Barack Obama is trying to avoid a witch hunt of the previous administration, while still holding it accountable for authorizing the torture of suspected terrorists.
If something must be done, he prefers a commission of investigation, such as that struck after 9/11, to avoid excessive partisanship.
But congressional Democrats may well defy him. And veterans of the Bush White House are counterattacking, with former vice-president Dick Cheney demanding that, if the President is going to release memos detailing acts of torture, as he did last week, then he should also release memos showing the results of those interrogations.
"I know specifically of reports that I read, that I saw, that laid out what we learned through the interrogation process and what the consequences were for the country," Mr. Cheney told Sean Hannity on Fox News.
This is a mess.
It's a mess because controversies such as these can overwhelm the public agenda. And it's a mess because, rather the acknowledging that the torture of suspected terrorists is a complex moral dilemma, most people simply apply reflexive prejudice - and arrive at false certainties.
So, just for a minute, let's try to put this problem in context. Then we can all go back to ranting pro or con, as we please.
During the Civil War, Abraham Lincoln suspended habeas corpus, which prevents the government from, among other things, arbitrarily detaining people deemed a threat to the state. "Are all the laws, but one, to go unexecuted, and the government itself go to pieces, lest that one be violated?" he asked Congress.
Federal governments have violated civil rights in time of war ever since, with varying degrees of constitutional justification. Woodrow Wilson suspended freedom of speech during the First World War. Franklin Roosevelt forced Japanese Americans into internment camps during the Second World War.
After the attacks on New York and Washington, the Bush administration - sometimes with the assent of Congress, sometimes on its own volition - greatly expanded the federal government's powers to investigate, detain and interrogate suspected terrorists.
This raises questions. Was the United States at war after Sept. 11, 2001? If so, who was it at war with? Is it at war now? If it's not, when did the war end?
And if it was and still is at war, to what extent does that justify the suspension of civil liberties?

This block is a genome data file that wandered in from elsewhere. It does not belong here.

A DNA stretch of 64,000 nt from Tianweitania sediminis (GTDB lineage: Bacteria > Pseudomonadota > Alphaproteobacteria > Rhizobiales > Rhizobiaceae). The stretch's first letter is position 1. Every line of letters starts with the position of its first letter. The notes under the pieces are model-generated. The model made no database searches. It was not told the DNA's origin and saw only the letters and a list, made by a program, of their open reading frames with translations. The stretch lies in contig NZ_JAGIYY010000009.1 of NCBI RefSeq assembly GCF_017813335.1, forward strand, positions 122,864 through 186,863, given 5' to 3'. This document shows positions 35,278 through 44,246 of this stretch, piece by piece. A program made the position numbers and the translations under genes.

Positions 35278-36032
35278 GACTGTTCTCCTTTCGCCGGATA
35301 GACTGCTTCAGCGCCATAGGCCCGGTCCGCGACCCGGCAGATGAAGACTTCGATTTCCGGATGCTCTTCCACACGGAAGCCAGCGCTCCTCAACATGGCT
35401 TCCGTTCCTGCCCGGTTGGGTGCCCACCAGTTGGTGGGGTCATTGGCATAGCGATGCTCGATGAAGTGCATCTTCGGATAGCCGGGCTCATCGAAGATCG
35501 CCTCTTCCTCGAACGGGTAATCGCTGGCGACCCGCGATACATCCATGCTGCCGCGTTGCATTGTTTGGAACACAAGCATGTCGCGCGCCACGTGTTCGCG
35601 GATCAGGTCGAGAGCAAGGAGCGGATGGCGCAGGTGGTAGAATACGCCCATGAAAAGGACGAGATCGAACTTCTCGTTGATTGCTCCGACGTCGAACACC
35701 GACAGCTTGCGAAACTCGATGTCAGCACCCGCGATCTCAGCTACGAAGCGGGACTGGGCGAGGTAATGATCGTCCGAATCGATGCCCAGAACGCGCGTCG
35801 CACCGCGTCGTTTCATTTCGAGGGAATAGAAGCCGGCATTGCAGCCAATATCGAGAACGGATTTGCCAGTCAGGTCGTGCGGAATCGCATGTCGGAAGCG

Mr. Obama said yesterday that, while the United States is "confronted with an enemy that doesn't have scruples, that isn't constrained by constitutions," nonetheless, the torture memos "reflected, in my view, us losing our moral bearings."
Republicans respond, as Senate Minority Leader Mitch McConnell did yesterday, that "from 9/11 until the end of the Bush administration, not another single attack on the U.S. homeland" took place. "We were obviously doing something right," he told reporters. "It wasn't just good luck."
After the 9/11 attacks, Americans were afraid. They had every reason to be. Not only had the terrorist attacks killed thousands, but the anthrax-laced letters that followed (five people died) seemed to suggest that a comprehensive assault was under way. We know now the two events were unrelated. We didn't know that then.
The Bush administration initially had a popular mandate to do whatever was necessary to prevent another attack. The polls of the time confirm this.
By 2006, however, people were increasingly uncomfortable with George Bush's insistence that the nation was still at war with Islamic terrorists. (The situation in Iraq didn't help, either.) Popular mandate turned to popular revulsion, leading to Democratic victories in the 2006 and 2008 elections.
Fear is a terrible legislator, and a nation emerging from fear feels shame and remorse for some of the things it did. After 9/11, the United States lost its way. The election of Mr. Obama reflected the determination of Americans to return to course.
But we must also, and always, bear in mind that the Republicans are right: America has not been attacked at home, even though it is eminently reasonable to believe that its enemies have tried.
If we learn that attacks were prevented using outrageous methods, then what are we to think?
You might say the ends never justify the means. And you might be right. But here's betting you weren't living in New York or Washington on Sept. 11, 2001, even if it is reflexive prejudice to say so.